Every high schooler hears the same old speech: don’t have money to pay for college? Scholarships are your golden ticket.
But don’t you have to be some kind of high school super genius to get a scholarship?
Not necessarily. There are millions of scholarships available for up-and-coming college students, and almost as many ways to earn them. It just takes time and effort to find them.
By the time you finish this post (so in, like, 6 minutes), you should understand how scholarships work and be fully equipped to jump head first into the scholarship application process.
What is a Scholarship?
The short answer: money awarded to a student for the purpose of academic study. At first glance, scholarships, grants, and financial aid sound pretty similar. However, they have a few key differences:
Grants are awarded based on the student’s financial needs.
Financial aid—i.e. federal student loans—must be paid back.
A scholarship falls into neither of these categories. Scholarships are privately-funded, free gifts of money. But they’re not just given to anyone. Unlinke grants and financial aid, scholarships must be earned.
Types of Scholarships
When I was a student considering scholarship application, I imagined getting a full ride to whichever college wanted me most. While this kind of scholarship does exist, it’s by no means the only kind you can win.
The full spectrum of scholarships range from just a couple hundred bucks to thousands and thousands of dollars. And they’re available from more than just colleges. Communities, religious institutions, and even private citizens all want you to earn your degree. And they’ll help you out a lot, if you can prove you deserve it.
Here are your basic scholarship categories:
- Academic Scholarships - awarded based on academic performance throughout high school
- Athletic Scholarships - awarded based on performance in a sport
- Minority Scholarships - awarded to students who ethnically represent a minority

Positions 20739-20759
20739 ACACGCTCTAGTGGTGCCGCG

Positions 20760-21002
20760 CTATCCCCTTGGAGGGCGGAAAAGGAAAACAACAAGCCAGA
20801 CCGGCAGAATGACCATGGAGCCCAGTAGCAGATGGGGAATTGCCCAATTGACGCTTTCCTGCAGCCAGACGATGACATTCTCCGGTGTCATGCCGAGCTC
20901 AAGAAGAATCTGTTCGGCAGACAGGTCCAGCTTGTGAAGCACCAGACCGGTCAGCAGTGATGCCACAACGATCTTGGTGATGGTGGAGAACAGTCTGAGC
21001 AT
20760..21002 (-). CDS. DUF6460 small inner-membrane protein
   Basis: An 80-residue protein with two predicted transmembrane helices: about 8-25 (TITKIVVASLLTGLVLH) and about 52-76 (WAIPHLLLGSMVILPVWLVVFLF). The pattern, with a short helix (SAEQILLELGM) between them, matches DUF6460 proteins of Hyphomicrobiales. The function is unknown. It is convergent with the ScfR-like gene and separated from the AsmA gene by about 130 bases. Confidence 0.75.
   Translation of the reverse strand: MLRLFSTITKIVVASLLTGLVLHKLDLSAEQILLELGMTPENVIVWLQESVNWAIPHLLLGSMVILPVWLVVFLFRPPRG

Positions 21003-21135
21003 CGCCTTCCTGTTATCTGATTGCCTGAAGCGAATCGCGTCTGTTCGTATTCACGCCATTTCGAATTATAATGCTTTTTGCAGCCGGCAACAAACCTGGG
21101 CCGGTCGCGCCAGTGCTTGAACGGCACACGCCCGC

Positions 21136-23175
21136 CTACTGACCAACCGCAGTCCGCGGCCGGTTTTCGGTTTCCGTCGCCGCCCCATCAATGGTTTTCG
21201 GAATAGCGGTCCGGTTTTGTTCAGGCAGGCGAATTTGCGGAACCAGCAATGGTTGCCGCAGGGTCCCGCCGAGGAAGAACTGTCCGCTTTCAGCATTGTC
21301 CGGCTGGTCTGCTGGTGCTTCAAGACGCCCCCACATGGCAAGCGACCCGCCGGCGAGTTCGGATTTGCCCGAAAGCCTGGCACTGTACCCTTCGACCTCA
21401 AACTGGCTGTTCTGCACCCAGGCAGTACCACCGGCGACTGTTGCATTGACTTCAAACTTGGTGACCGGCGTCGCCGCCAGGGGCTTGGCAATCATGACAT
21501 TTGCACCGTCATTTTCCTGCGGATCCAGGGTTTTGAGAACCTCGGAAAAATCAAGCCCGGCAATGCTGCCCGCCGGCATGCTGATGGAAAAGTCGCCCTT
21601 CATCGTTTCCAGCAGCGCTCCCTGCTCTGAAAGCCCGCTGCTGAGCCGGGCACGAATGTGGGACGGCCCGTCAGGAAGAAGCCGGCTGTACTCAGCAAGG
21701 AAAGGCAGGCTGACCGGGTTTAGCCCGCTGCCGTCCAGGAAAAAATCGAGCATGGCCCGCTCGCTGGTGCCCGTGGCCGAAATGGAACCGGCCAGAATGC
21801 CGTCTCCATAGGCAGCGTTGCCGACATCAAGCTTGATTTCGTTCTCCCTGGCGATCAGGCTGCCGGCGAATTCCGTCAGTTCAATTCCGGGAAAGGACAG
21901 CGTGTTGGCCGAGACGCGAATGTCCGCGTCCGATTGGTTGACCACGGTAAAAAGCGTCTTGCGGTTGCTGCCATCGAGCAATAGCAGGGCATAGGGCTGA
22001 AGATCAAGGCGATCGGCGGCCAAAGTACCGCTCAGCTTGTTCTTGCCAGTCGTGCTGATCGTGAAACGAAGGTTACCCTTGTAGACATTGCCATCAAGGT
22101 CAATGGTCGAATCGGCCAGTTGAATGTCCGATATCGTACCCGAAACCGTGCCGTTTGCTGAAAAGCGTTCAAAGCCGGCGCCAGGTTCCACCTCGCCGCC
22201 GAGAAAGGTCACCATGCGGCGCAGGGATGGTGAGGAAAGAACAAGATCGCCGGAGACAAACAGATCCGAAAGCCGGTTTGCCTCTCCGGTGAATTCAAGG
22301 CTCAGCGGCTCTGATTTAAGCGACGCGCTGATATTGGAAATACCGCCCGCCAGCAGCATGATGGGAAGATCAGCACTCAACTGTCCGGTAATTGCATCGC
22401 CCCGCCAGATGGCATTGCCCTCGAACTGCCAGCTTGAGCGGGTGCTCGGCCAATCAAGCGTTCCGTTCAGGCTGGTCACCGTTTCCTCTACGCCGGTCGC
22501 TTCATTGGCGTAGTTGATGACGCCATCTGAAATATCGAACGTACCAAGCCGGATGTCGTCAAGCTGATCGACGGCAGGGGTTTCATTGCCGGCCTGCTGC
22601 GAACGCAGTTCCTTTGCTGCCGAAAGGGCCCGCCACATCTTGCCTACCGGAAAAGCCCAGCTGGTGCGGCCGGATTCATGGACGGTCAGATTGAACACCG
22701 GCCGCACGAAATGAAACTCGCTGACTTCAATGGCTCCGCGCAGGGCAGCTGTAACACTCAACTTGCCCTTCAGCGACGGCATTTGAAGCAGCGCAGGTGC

- Women Scholarships - awarded to women (typically career-minded ones)
- Creative Scholarships - awarded to students of the arts based on artistic performance
- Community Service Scholarships - awarded based on leadership or involvement in the community
- Competition Scholarships - awarded based on performance in a competition
- Unusual Scholarships - awarded for literally anything else… like your ability to make a killer duck call or write a good essay about fire sprinklers. (Yes, those are both real scholarships. Try Googling them.)
How to Find and Apply for Scholarships
Okay, so understanding scholarships isn’t that difficult. What about actually earning them? Since I’m not scholarship expert, I decided to get advice from someone who is.
Rebecca Decker, one of our Academic Counselors, has helped thousands of students navigate the “how do I pay for college” question for over 6 years. I figured she’d be the perfect person to ask for scholarship advice.
Turns out, she had quite a lot to share—from both her own personal experience and her work coaching hundreds of students through the scholarship application process.
Rebecca recommended a simple, 3-step scholarship application system that will not only ensure you’re covering all of your basis, but hopefully also remove the giant ball of stress churning in your stomach.
1. Have a Plan of Attack
When should you start applying for scholarships? How many scholarships do you want to apply for? How often will you work on them?
Rebecca recommends starting the application process the summer after your Junior year of high school. However, it’s not as simple as just starting.
Applying for scholarship after scholarship can be long and grueling, and the worst part is every scholarship is a little different. Most require essays, many require letters of recommendation, and some require even more work beyond even that.
If earning a college scholarship is important to you and your future, you can’t go in blind. You need a plan.